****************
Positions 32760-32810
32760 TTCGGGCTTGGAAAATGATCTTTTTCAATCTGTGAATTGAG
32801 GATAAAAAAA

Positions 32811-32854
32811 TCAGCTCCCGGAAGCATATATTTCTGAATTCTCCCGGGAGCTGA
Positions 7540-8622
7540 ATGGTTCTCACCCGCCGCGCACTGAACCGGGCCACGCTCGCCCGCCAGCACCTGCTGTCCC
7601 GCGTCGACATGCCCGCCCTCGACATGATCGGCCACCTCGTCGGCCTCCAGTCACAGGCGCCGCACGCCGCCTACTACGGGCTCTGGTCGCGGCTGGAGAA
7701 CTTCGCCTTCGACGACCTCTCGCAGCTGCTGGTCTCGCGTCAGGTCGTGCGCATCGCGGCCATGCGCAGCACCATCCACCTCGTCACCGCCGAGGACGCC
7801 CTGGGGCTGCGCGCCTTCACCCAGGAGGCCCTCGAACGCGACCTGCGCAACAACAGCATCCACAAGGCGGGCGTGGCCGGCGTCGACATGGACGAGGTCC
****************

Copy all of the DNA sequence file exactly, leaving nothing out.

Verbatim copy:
Positions 32760-32810
32760 TTCGGGCTTGGAAAATGATCTTTTTCAATCTGTGAATTGAG
32801 GATAAAAAAA

Positions 32811-32854
32811 TCAGCTCCCGGAAGCATATATTTCTGAATTCTCCCGGGAGCTGA
Positions 7540-8622
7540 ATGGTTCTCACCCGCCGCGCACTGAACCGGGCCACGCTCGCCCGCCAGCACCTGCTGTCCC
7601 GCGTCGACATGCCCGCCCTCGACATGATCGGCCACCTCGTCGGCCTCCAGTCACAGGCGCCGCACGCCGCCTACTACGGGCTCTGGTCGCGGCTGGAGAA
7701 CTTCGCCTTCGACGACCTCTCGCAGCTGCTGGTCTCGCGTCAGGTCGTGCGCATCGCGGCCATGCGCAGCACCATCCACCTCGTCACCGCCGAGGACGCC
7801 CTGGGGCTGCGCGCCTTCACCCAGGAGGCCCTCGAACGCGACCTGCGCAACAACAGCATCCACAAGGCGGGCGTGGCCGGCGTCGACATGGACGAGGTCC